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Thursday, November 17, 2011

Bargaining Imbalances and the Supercommittee

Matt Yglesias has a post up today titled Ozone and the Fundamental Asymmetry of American Politics.  In it, he looks at the Obama Administration’s decision a few months ago to overrule the EPA and not implement tighter regulations on smog and ozone emissions. 

Yglesias explains that for all the effort to muddy what happened, the bottom line is simply that the business lobby didn’t want to see these stricter rules imposed and the business lobby won that argument.  Yglesias goes on to point out that

You simply cannot imagine the reverse scenario playing out in a Republican White House.  It’s inconceivable that environmental groups would win an internal debate in a Republican administration. . . .

. . . .  American democracy is characterized by “interest group pluralism.”  But business has a “privileged position” in the pluralist dynamic.  It’s perfectly conceivable for corporate managers and business lobbyists to dream of a world in which there are no labor unions or environmental pressure groups.  But neither the AFL-CIO nor the Sierra Club nor anyone else to the right of Lenin is actually prepared to wage a root-and-branch war against the existence of large and powerful business enterprises in the United States.   In fact, progressives are counting on the existence of such enterprises every bit as much as conservatives are.  The upshot is to create an imbalance in the interest group bargaining process.  (emphasis in the original)

I think that assessment is spot on the money, but I’d like to point out that this type of imbalance does not apply just to the business community but extends throughout our policy debates.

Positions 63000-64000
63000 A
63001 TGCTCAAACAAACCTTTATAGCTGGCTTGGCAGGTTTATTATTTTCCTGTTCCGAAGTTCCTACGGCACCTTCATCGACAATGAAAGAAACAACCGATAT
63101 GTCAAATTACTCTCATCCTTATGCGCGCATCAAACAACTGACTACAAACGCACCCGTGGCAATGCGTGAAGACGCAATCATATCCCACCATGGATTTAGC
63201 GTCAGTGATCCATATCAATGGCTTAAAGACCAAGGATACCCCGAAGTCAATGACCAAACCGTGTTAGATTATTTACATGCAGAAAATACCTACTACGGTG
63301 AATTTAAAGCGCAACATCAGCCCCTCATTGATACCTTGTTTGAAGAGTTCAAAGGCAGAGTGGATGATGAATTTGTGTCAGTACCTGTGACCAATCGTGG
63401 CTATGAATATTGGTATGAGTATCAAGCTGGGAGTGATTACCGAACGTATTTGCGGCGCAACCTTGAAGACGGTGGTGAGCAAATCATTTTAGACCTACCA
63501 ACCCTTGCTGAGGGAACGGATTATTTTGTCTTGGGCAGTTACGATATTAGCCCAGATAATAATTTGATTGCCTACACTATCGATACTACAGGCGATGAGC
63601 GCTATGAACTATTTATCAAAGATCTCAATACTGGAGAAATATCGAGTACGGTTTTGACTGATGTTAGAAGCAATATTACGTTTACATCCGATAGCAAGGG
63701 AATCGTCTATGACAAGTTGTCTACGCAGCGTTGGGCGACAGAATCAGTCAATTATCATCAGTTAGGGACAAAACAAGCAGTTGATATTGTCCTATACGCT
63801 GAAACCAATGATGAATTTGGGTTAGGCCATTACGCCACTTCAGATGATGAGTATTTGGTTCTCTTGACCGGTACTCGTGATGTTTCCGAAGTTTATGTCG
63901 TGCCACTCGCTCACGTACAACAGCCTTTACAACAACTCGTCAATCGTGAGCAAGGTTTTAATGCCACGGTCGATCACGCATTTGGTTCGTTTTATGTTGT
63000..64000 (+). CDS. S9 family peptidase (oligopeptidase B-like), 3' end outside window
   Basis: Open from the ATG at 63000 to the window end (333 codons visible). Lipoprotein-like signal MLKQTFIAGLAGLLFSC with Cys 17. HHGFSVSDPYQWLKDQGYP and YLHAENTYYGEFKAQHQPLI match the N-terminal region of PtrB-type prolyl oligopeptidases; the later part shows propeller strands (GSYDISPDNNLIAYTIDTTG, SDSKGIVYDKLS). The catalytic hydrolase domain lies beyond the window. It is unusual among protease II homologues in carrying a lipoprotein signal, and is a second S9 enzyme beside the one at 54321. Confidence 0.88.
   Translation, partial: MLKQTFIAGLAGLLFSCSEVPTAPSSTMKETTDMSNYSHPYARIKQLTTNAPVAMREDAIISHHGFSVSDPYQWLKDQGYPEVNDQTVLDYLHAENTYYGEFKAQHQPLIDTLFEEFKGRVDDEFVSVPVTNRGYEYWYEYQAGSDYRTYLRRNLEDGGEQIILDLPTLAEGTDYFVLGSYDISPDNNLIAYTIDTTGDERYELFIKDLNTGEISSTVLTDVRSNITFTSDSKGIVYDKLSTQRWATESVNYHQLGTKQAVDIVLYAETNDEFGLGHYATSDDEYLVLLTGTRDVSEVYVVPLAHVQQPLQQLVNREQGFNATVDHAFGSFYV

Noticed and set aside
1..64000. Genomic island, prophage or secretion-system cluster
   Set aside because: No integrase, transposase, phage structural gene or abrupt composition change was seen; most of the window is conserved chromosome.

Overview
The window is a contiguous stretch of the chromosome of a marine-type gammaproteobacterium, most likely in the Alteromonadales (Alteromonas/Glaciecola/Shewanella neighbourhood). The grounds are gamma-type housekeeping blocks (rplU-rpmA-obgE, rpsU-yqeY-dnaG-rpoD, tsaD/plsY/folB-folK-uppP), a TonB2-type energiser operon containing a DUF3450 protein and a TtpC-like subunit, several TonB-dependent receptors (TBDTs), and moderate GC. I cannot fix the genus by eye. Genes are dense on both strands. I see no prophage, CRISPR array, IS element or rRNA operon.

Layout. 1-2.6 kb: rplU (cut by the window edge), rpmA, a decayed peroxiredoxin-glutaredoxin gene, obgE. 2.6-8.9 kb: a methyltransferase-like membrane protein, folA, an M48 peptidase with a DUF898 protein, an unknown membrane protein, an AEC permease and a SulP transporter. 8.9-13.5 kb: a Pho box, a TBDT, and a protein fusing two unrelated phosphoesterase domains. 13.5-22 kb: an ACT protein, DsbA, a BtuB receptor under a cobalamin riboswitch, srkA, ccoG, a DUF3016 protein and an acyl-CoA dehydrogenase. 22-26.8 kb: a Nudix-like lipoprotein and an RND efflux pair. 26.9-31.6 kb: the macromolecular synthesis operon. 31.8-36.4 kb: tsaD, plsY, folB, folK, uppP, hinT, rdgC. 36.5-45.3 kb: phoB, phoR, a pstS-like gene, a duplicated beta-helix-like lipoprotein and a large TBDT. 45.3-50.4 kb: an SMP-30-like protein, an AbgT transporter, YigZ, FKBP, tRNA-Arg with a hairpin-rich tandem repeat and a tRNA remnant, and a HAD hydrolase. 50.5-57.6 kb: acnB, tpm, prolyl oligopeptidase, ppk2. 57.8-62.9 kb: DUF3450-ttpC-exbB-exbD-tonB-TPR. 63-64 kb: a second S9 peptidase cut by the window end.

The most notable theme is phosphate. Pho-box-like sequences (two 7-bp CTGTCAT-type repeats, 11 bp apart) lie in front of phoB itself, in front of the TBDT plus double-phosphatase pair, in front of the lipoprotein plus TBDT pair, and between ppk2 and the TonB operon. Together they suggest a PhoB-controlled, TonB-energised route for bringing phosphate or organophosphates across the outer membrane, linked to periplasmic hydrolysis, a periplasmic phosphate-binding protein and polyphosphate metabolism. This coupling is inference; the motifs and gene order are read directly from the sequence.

* * *

Take the so-called Supercommittee, which right now is failing to reach agreement on a deficit-reduction plan (good!).  If it fails to reach an agreement, then budget cut “triggers” get invoked which automatically result in $600 billion in cuts to domestic programs – which supposedly Democrats would really hate – and $600 billion in cuts to defense spending – which supposedly Republicans would really hate.  The idea behind this plan was that pulling these triggers would be so unthinkable that the Democratic and Republican negotiators on the Supercommittee would be forced to come to an agreement to avoid these terrible cuts.

But, again, there is a fundamental imbalance here.  While it is true that the Republican Party is more invested in dealing government largesse to its military contractor big money donors, most Congressional Democrats don’t want to see big cuts to the military either.  On the other hand, the Blue Dogs and a number of other conservative-leaning Democrats don’t particularly care about preserving entitlements and domestic spending and seem to think that by slashing such programs they’ll be hailed as “fiscal policy tough” by the voters back home.

So we are now seeing precisely what one would expect to see.  The Supercommittee is not going to reach an agreement, and then both parties will work together to rejigger the “triggers” so that military spending does not get cut.  I will genuinely be surprised, however, if the domestic spending trigger gets modified.  I fully expect domestic spending to be cut after the Supercommittee fails to come up with a plan but for military spending to be just fine.  And call me cynical, but I kind of suspect that this was the plan all along, from the very moment this bogus “Supercomittee Plan” was first announced.

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